I wonder how many people like me are out there sometimes. I also wonder how many people who have learned to drive off others with open hostility, or who hide behind emotional walls, or who are sardonic or reserved or reclusive feel, deep down inside, the same sort of depression or loneliness I’ve suffered from. Perhaps, like me, they really want to be more connected and outgoing with other people, but are too scared or intimidated by the process of social interaction. Maybe they’ve deluded themselves into thinking they can substitute something else for it, or that they need to constantly excuse themselves to avoid interactions.

The point I’m making is that, similar to this episode, it’s not obvious at times that these people are receptive to acts of goodwill or inclusion right off the bat. It’s not clear that you’re having a positive impact on them or making a difference. And for the Christian, the temptation at that point is to assume that they just aren’t the type of person you can connect to or will be receptive to reaching out or ministering to them. But sometimes these people may need your help more than anyone else.

The Bible has accounts of individuals who didn’t always jump up and do the right thing on the first try but needed additional “prodding”, so to speak. Moses protested five times with God before he finally consented to do his will in leading the Israelites out of Egypt. The Judge Gideon put God to the test three times and received three miracles before he finally rose up to lead Israel to victory over the Midianites. There was Peter in the New Testament, of course, who following the crucifixion resumed his life as a fisherman for a time before becoming the “rock” on which the Church was built, even after having seen everything Jesus had done.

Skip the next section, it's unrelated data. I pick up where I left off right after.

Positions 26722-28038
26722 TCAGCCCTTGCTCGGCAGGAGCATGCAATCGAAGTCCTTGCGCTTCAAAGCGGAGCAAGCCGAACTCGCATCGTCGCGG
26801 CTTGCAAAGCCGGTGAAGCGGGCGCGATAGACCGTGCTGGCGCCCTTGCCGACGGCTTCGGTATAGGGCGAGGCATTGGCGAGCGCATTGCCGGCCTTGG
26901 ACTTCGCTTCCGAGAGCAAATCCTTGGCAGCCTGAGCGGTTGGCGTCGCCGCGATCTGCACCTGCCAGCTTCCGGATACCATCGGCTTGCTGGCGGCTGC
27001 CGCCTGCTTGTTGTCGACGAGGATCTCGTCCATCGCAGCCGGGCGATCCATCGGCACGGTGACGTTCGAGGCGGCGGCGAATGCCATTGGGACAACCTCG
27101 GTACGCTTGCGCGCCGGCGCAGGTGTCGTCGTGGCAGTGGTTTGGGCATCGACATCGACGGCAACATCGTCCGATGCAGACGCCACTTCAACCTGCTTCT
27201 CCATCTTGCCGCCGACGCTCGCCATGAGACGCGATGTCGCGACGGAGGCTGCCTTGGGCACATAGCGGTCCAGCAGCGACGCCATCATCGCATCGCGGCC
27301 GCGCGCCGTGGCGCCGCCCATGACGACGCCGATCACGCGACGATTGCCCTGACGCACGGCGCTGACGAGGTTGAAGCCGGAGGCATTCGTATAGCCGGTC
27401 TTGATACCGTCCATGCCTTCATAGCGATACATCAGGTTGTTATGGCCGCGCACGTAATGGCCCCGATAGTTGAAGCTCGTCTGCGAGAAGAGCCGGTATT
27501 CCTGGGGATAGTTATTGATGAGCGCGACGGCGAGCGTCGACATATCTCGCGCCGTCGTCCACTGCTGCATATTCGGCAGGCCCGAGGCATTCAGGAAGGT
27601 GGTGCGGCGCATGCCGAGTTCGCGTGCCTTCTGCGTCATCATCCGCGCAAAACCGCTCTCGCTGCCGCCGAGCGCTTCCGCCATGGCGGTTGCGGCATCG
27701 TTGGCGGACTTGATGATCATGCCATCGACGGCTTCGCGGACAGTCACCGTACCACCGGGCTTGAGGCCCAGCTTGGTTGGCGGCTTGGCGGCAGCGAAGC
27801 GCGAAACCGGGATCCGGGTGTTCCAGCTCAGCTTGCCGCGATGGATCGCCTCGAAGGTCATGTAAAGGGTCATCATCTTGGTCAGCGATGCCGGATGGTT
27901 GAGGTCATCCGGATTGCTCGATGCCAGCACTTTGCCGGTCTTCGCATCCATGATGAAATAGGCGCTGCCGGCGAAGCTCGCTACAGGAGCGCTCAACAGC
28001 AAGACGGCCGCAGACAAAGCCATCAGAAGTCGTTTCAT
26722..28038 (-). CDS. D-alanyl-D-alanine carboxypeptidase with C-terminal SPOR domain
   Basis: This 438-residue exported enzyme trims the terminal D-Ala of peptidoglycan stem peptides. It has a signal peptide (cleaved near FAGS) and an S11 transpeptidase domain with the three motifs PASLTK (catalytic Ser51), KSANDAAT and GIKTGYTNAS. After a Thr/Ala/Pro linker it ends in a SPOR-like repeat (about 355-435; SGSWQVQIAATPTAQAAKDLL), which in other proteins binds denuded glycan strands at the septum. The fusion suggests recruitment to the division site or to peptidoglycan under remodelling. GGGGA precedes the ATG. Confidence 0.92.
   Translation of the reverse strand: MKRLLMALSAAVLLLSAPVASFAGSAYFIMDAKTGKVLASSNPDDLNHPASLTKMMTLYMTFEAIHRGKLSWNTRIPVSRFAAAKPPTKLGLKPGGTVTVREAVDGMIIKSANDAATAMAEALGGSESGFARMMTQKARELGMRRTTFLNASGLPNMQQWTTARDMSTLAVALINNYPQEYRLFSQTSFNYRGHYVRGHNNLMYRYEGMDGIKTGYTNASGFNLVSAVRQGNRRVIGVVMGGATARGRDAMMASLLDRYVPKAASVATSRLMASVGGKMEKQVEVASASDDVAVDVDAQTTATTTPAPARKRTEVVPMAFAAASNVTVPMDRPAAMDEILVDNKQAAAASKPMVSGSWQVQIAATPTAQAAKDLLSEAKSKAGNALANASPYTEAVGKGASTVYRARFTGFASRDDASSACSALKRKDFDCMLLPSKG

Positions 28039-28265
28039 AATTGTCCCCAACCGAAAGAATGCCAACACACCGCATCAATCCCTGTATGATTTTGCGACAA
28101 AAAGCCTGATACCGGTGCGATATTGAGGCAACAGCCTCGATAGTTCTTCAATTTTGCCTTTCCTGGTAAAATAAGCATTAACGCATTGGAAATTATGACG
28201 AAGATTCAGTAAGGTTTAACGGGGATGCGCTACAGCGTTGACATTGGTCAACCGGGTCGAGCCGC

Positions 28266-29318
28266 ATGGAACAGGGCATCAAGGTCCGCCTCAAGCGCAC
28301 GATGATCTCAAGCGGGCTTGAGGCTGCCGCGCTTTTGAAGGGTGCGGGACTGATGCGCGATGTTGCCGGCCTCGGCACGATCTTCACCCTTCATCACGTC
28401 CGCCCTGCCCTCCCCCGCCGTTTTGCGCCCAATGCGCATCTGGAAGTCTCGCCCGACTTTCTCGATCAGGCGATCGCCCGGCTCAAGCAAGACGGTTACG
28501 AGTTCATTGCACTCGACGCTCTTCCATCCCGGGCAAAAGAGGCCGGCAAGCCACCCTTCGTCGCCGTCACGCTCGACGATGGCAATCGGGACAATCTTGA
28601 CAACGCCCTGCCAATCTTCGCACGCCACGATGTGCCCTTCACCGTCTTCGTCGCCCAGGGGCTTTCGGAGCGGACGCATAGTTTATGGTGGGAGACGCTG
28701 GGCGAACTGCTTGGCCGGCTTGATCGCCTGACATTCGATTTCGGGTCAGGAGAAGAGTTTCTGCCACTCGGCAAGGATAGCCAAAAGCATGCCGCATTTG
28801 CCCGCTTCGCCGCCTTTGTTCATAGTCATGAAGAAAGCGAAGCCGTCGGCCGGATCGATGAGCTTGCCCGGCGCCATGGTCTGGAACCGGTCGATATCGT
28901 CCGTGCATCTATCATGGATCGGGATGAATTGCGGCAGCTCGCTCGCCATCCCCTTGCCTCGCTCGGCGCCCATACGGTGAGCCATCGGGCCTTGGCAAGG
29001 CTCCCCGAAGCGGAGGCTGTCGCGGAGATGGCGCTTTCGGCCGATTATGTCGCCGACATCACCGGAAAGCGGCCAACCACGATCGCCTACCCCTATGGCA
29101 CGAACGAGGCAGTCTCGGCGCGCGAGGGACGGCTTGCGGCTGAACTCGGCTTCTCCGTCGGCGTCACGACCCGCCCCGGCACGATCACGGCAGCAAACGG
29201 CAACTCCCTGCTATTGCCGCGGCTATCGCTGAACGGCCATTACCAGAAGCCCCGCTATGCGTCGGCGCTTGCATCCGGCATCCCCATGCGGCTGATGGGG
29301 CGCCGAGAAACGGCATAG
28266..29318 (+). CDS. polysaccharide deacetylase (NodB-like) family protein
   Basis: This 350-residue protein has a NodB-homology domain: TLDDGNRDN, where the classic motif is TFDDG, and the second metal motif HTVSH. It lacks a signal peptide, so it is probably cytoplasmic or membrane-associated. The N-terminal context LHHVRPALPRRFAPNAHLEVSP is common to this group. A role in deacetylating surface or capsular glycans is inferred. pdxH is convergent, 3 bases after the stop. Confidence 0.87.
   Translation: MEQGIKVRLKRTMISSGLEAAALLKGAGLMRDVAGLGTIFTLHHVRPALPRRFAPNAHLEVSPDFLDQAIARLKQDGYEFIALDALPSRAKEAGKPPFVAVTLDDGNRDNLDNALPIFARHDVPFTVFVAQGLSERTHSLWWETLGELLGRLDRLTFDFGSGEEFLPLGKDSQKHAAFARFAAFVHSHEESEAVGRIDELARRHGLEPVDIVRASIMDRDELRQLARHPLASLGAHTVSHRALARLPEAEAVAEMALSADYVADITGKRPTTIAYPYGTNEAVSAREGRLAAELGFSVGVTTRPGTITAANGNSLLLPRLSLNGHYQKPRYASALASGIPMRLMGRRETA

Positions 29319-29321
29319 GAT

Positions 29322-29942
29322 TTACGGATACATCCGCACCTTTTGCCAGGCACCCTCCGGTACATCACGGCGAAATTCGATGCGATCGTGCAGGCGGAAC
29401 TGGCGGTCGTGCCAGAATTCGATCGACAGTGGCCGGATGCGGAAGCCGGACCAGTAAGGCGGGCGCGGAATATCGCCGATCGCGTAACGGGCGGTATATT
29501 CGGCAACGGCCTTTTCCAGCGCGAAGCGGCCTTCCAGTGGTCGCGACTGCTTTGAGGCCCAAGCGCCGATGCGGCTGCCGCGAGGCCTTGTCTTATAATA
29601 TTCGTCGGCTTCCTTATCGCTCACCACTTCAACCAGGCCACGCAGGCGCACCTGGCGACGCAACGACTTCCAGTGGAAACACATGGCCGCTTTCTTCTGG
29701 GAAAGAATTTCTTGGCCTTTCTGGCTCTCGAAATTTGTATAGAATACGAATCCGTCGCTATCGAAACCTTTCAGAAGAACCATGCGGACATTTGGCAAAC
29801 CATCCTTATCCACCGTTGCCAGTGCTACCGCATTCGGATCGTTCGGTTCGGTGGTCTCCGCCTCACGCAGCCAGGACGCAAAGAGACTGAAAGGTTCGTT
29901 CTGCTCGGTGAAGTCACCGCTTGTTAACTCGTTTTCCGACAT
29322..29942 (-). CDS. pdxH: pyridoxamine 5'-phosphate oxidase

In 2 Corinthians 9:6, Paul states: “The point is this: whoever sows sparingly will also reap sparingly, and whoever sows bountifully will also reap bountifully.” This likely originated through the actual process of sowing seed, as ancient Israel agricultural practices often resulted in a lot of sowing with somewhat random expectation for reward (as illustrated in Jesus’ infamous parable about the sower), but here Paul was applying it to those members of the Corinthian Church he was encouraging to make contributions. In essence, the people were to expect to get out only what they were willing to put in.

I think this word can be extended a bit further in light of Jesus’ parable in Matthew 13:1-9. You don’t know whether or not the “word” you sow will fall on rocky ground, thorny ground, shallow ground, or rich soil; or which of it will grow. Therefore, be persistent and hopeful even when it seems that you’re not quite getting through to someone. Years from now you might find you did a lot more for them than you realize.

Suggested Prayer: “Lord God, thank you for never giving up on me, and also for all the people you have sent into my life who never gave up on me when I was aloof, cold, hostile, or needed a friend even if I didn’t realize it at the time. Please help me to be receptive to others in the same way and never give up ‘sowing my seed’, even in the midst of difficult people or discouragement. Gratefully in Jesus’ Name, Amen.”